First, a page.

• Stopping antihistamine medication: Antihistamines treat allergies by blocking histamine — a substance released when your immune system detects a threat. But doctors also prescribe antihistamines for other conditions, including stomach problems, anxiety and sleep problems. If you recently stopped an antihistamine medication, you may be experiencing your body’s natural reaction to an allergen.
  • Using a new chemical-based product: While rare, some people may have mild environmental allergies that are worsened by a contact allergy — often a chemical used in one of your beauty or grooming products. This can cause red, inflamed eyes (eyelid dermatitis) and only occurs when both allergies are triggered.

How Are Seasonal and Environmental Allergies Treated?

When allergies go untreated, they can get worse or even trigger flare-ups of chronic conditions, such as:

  • Chronic sinusitis: Allergies can worsen chronic sinus inflammation. If you have chronic sinusitis, you may notice sinus pain, a lessened ability to smell and thick, opaque nasal drainage instead of the clear drainage typically associated with allergies.
  • Eosinophilic esophagitis (EoE): This swallowing disorder is challenging to diagnose and worsens with seasonal allergies.

Depending on the severity of your symptoms and allergies, there are many allergy treatment options available, including:


Allergy medication can help prevent an allergic reaction and reduce the symptoms. Most allergy medications are available over the counter (OTC). But Dr. Franzese notes that two new prescription nasal sprays are available: Dymista® and Ryaltris®. They combine antihistamines and nasal steroids (for inflammation) to treat seasonal allergies.

Allergy Immunotherapy

Immunotherapy weakens your body’s reaction to an allergen by exposing your immune system to controlled and increasing amounts of it. After three or four years, the treatment will desensitize your immune system to that allergen.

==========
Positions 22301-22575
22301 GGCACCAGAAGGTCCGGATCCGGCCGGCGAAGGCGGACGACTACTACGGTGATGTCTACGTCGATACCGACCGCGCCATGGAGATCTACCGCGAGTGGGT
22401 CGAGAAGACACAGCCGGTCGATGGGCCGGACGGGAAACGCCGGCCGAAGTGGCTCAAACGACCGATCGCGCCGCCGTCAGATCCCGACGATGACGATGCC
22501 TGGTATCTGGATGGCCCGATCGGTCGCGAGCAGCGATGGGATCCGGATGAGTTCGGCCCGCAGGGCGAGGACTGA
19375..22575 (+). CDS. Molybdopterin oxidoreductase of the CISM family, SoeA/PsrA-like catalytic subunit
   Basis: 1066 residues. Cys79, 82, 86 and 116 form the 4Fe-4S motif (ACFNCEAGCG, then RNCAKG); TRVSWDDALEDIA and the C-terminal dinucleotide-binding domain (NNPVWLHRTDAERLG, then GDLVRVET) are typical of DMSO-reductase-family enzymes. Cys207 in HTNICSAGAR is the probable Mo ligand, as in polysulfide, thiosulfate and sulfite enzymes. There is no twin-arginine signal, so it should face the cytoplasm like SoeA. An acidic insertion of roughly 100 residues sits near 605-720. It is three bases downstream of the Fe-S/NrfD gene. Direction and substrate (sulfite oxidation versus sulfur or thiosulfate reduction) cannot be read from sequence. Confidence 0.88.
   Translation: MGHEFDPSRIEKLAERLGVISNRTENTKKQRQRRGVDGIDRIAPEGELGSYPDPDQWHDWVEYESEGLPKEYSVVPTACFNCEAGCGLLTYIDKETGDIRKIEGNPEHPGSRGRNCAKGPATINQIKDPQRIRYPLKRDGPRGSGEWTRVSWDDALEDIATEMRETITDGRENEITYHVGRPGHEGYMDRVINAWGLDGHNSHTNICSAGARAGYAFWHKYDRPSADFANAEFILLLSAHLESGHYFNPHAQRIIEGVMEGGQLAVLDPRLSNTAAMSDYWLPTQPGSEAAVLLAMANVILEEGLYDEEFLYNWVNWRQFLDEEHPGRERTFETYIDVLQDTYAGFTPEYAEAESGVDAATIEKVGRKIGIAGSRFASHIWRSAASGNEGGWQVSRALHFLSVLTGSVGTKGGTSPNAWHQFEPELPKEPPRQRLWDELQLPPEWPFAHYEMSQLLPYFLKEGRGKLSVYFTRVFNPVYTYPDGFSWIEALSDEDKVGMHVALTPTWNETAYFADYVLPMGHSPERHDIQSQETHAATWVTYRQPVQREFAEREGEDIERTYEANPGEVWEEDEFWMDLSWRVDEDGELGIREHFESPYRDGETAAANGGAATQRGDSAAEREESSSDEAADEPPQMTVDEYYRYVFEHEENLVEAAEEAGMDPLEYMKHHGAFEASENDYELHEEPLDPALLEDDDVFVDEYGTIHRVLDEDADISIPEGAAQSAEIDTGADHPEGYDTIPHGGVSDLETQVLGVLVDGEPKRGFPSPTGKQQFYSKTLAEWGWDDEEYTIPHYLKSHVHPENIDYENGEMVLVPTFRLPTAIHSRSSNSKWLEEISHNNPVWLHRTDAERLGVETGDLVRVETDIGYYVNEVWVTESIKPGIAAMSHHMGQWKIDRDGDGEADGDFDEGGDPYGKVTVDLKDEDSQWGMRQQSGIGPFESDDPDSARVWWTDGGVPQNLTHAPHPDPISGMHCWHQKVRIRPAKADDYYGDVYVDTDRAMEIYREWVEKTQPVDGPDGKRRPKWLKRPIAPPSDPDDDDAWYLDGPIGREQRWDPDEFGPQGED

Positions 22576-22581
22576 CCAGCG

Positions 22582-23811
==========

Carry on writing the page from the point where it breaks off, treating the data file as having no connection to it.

“Getting immunotherapy treatment early in life can be very helpful,” Dr. Franzese says. “Often, the more allergies someone has in childhood, the more likely they are to develop new allergies and related conditions like asthma.”

Immunotherapy types available for seasonal and environmental allergies include:

  • Allergy shots: You’ll receive a weekly injection in your provider’s office at first. Over time, you’ll get the shots less often.
  • Sublingual (under the tongue) tablets or drops: After taking the first dose in a doctor’s office (to monitor for a severe reaction), you’ll dissolve a tablet or drops under your tongue each day. It’s available for grass, dust mite and ragweed allergies.
  • Immunotherapy toothpaste: This allergen-containing toothpaste can be effective for environmental allergies. Experts are also studying it for the treatment of peanut allergies.

Allergen Avoidance

For some people, the best treatment is avoiding the allergen. Pollen tracking apps can identify when and where seasonal allergen levels are high. Allergy testing can also be a good option for people unsure which allergen triggers their symptoms.

“Knowing what you are allergic to can be very helpful,” Dr. Franzese says. “You can consult a pollen-tracking app to avoid the allergen or target your medication use.”

When to See Your Doctor About Allergies

If your OTC medications control your symptoms, there’s no need to see a medical professional. But if you experience medication side effects, worsening symptoms or take two to three medications daily without much relief, it’s a good idea to get checked out.

Next Steps and Useful Resources



Read more stories like this